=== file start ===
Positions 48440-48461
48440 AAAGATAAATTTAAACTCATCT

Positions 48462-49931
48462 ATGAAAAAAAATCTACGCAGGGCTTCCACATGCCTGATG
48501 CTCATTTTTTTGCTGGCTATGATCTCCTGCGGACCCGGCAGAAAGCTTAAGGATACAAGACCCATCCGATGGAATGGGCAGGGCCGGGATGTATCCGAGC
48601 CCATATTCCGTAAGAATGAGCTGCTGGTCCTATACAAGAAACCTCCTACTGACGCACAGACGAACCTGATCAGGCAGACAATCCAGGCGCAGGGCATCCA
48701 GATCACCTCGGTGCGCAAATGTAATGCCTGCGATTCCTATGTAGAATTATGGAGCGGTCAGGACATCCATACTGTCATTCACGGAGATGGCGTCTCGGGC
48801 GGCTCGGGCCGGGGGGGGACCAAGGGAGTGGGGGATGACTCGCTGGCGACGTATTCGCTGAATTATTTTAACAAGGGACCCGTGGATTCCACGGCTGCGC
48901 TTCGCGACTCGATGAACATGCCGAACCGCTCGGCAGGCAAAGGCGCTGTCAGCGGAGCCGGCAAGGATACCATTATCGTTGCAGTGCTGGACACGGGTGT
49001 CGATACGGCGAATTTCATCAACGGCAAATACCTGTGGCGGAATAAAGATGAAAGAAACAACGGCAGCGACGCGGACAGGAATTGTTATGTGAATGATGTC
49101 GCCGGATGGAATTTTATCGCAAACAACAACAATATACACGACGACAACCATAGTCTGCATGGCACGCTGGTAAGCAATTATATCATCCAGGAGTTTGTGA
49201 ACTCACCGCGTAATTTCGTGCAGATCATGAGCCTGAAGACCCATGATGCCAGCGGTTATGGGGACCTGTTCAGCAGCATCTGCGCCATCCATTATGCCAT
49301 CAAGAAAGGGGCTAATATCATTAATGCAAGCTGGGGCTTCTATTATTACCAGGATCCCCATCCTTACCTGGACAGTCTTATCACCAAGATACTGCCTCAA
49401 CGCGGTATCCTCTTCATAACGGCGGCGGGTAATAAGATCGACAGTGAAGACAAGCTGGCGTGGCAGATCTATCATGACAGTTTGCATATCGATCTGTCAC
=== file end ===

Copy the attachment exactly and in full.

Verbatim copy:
Positions 48440-48461
48440 AAAGATAAATTTAAACTCATCT

Positions 48462-49931
48462 ATGAAAAAAAATCTACGCAGGGCTTCCACATGCCTGATG
48501 CTCATTTTTTTGCTGGCTATGATCTCCTGCGGACCCGGCAGAAAGCTTAAGGATACAAGACCCATCCGATGGAATGGGCAGGGCCGGGATGTATCCGAGC
48601 CCATATTCCGTAAGAATGAGCTGCTGGTCCTATACAAGAAACCTCCTACTGACGCACAGACGAACCTGATCAGGCAGACAATCCAGGCGCAGGGCATCCA
48701 GATCACCTCGGTGCGCAAATGTAATGCCTGCGATTCCTATGTAGAATTATGGAGCGGTCAGGACATCCATACTGTCATTCACGGAGATGGCGTCTCGGGC
48801 GGCTCGGGCCGGGGGGGGACCAAGGGAGTGGGGGATGACTCGCTGGCGACGTATTCGCTGAATTATTTTAACAAGGGACCCGTGGATTCCACGGCTGCGC
48901 TTCGCGACTCGATGAACATGCCGAACCGCTCGGCAGGCAAAGGCGCTGTCAGCGGAGCCGGCAAGGATACCATTATCGTTGCAGTGCTGGACACGGGTGT
49001 CGATACGGCGAATTTCATCAACGGCAAATACCTGTGGCGGAATAAAGATGAAAGAAACAACGGCAGCGACGCGGACAGGAATTGTTATGTGAATGATGTC
49101 GCCGGATGGAATTTTATCGCAAACAACAACAATATACACGACGACAACCATAGTCTGCATGGCACGCTGGTAAGCAATTATATCATCCAGGAGTTTGTGA
49201 ACTCACCGCGTAATTTCGTGCAGATCATGAGCCTGAAGACCCATGATGCCAGCGGTTATGGGGACCTGTTCAGCAGCATCTGCGCCATCCATTATGCCAT
49301 CAAGAAAGGGGCTAATATCATTAATGCAAGCTGGGGCTTCTATTATTACCAGGATCCCCATCCTTACCTGGACAGTCTTATCACCAAGATACTGCCTCAA
49401 CGCGGTATCCTCTTCATAACGGCGGCGGGTAATAAGATCGACAGTGAAGACAAGCTGGCGTGGCAGATCTATCATGACAGTTTGCATATCGATCTGTCAC